Help victims and aid workers to move forward, not in impulsive fear, but to operate with Your peace, trusting in Your care and constancy. You led nomadic Israelites with a fire and a cloud. Help these victims seek Your wisdom for their next step in their recovery (James 1:5-6).


4. Trust

It can be hardest to trust You when we walk through overwhelming grief and loss. Show each person the tender, specific care You have for them, and that You remember every single one of them.

Let them trust You even when You take away (Job 1:21). Help them see that any disaster, any evil that they run into, is still on Your leash and that You are still in control of their situation. Help us, Good Father, to trust You when we can’t see.


5. Care and hospitality

Father, You have not abandoned them for even a second! Let them see You in every open door, every glass of water, every kind smile, and every gentle grasp. Provide love for them through friends, family, and strangers. Go before these victims of tragedy, paving their way in graciousness.

Motivate Your people to love generously, as an act of love to You (Matthew 25:34-40). Open our own hearts towards them in sacrificial generosity and make us our brother’s keeper—even if it’s a brother we’ve never met.


6. Restoration

Restore the happiness and necessities taken by these disasters (Joel 2:24-26), be it homes, vehicles, irreplaceable mementos, or clothing, and give them a peace of mind.


7. Refuge

Lord, be their hiding place and refuge, a constant presence and help in trouble. Let them know that You are personally and intimately involved in their lives, and reassure them that You are always with them (Psalm 46:1). We beg You to spare them any more calamity—whether it is concurrent diseases or recurring natural disasters—and show us Your undeserved favour. We rely on You, Lord!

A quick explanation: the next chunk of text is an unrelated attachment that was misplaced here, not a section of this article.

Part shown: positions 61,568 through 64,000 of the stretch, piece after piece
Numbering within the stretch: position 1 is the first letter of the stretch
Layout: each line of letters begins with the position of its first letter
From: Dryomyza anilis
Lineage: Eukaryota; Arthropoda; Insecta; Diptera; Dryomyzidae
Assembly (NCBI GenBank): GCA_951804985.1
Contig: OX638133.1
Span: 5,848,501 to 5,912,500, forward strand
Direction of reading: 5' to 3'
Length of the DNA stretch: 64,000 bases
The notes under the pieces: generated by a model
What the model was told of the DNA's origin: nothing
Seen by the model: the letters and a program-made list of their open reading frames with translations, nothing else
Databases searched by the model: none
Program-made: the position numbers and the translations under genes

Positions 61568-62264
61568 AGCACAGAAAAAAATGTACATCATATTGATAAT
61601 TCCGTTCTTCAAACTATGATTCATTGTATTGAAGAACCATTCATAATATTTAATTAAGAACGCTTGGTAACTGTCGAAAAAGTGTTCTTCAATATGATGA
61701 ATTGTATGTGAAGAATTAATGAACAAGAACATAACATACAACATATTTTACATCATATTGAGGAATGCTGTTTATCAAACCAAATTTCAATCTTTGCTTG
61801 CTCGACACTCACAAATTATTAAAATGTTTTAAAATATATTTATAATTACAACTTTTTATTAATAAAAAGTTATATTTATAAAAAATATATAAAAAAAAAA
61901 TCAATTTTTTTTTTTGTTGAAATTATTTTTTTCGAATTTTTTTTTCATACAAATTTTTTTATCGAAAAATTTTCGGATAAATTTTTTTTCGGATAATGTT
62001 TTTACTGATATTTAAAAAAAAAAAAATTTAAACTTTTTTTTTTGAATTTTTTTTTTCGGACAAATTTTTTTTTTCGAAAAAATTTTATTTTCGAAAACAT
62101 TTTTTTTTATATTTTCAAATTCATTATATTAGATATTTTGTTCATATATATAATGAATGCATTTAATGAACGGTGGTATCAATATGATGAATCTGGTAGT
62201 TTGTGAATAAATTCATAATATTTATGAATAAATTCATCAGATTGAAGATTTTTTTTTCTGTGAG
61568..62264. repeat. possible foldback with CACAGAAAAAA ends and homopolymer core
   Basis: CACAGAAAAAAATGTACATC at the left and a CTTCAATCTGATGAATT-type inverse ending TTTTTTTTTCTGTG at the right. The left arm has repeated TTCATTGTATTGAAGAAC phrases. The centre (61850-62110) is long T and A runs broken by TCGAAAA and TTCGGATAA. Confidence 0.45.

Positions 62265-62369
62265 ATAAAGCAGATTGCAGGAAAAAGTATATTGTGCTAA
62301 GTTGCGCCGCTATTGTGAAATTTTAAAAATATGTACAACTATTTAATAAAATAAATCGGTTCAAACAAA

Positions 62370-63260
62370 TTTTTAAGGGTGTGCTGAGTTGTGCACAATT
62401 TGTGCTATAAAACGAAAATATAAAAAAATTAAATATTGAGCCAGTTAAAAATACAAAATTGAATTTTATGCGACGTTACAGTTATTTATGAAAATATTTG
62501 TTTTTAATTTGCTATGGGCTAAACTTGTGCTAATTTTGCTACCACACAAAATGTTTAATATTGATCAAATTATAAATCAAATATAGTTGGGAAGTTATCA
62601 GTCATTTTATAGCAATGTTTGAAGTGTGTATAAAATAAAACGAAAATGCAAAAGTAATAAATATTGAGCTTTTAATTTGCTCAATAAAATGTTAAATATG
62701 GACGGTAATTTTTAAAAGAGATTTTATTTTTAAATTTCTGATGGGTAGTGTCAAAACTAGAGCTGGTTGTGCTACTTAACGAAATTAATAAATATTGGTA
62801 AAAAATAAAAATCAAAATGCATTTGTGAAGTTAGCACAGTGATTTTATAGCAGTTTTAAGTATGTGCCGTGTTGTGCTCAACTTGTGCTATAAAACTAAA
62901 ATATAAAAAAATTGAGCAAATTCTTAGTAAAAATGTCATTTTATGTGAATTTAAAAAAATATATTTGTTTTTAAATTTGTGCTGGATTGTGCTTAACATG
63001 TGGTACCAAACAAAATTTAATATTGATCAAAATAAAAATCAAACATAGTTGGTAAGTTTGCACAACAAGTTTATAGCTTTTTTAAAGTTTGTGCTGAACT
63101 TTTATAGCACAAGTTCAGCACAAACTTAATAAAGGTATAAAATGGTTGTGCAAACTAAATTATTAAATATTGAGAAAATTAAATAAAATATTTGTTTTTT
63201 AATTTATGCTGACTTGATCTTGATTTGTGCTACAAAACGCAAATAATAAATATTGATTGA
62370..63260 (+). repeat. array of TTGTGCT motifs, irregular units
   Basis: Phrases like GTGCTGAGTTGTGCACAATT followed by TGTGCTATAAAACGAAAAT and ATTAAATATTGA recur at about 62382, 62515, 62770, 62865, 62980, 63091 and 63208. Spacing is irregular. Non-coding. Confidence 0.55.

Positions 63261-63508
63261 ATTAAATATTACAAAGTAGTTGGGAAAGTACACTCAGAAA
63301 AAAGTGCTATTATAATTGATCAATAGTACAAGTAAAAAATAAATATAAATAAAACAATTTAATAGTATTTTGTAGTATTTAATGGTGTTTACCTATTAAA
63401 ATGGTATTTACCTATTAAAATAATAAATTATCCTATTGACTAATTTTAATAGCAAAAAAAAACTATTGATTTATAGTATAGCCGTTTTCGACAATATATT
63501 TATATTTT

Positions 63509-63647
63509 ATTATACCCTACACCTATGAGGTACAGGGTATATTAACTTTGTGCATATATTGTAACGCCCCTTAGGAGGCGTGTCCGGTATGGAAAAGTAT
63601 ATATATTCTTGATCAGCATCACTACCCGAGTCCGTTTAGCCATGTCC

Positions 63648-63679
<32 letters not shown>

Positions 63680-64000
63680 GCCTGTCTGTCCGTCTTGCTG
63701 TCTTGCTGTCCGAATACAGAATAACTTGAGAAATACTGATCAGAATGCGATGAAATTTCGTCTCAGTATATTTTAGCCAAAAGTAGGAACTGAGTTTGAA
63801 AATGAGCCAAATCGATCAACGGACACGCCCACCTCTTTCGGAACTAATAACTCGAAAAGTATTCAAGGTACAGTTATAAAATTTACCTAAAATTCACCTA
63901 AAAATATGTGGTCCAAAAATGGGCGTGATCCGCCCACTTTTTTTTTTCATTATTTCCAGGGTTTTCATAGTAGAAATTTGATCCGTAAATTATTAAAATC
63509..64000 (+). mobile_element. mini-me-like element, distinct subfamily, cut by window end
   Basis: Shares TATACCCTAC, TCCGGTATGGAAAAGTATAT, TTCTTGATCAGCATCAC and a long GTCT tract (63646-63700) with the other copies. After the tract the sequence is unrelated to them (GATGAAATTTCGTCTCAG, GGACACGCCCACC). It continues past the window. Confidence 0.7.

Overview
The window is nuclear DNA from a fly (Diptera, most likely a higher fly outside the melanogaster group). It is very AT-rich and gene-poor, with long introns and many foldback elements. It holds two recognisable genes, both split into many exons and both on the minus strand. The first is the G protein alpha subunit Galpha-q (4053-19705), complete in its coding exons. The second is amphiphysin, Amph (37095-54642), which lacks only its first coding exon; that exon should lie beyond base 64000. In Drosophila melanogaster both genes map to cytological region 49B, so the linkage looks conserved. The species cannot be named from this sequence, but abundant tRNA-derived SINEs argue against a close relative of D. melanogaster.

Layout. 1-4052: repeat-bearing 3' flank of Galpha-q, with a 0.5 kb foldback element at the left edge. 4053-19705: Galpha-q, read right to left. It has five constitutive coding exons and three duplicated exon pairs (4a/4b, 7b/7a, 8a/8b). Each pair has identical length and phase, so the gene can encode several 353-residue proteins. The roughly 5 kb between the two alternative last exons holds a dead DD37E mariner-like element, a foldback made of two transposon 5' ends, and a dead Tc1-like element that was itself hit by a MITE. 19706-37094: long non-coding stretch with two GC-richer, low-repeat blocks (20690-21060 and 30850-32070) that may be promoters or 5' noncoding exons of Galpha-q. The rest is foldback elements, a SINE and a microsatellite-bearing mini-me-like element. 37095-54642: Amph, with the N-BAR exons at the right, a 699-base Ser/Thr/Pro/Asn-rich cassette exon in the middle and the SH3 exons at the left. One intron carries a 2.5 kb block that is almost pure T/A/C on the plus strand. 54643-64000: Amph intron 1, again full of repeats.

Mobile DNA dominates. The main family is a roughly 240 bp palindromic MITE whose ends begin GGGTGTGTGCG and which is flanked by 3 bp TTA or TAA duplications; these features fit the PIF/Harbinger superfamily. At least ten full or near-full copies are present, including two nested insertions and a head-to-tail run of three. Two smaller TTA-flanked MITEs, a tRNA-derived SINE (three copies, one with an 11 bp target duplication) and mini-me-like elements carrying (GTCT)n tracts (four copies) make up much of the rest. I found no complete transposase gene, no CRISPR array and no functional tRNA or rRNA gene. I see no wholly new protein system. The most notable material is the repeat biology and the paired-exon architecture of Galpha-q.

Stop Being Perfect, Start Being Holy

Written by Janel Breitenstein, USA

I remember a time back in high school, running hard after God. I thought if I could have one thing in the world, it was holiness. Maybe it sounds to you like it did to me: Intently focused on God. Uber-spiritual, even.

But looking back, I actually think what I wanted was to be perfect.

I am some form of a perfectionist. WordPress says I revised my last blogpost no less than 13 times. I am often obsessive, in fact, in my attempts to please people. (One of my friends laughs because when she arrives at my house, I always run to place a hand towel in the bathroom—all because she asked me for it on one occasion.)

This year, about two decades after my high school quest, I finally realized this: The only reason I wanted to be a perfectionist was that I detested my own failure. But I didn’t hate sin and weakness in me because it grieved God; I hated it because I thought I was better than that. It was a chip in my façade, a chink in my armor. I didn’t hate sin because I loved God; I hated sin because I loved myself. I loved my own achievement, my own goodness, my own . . . righteousness.

Maybe you’re wondering: Is there anything wrong with wanting to be perfect? Doesn’t God say to “be perfect, as your heavenly Father is perfect”? Shouldn’t we have zero tolerance for our weakness and sin?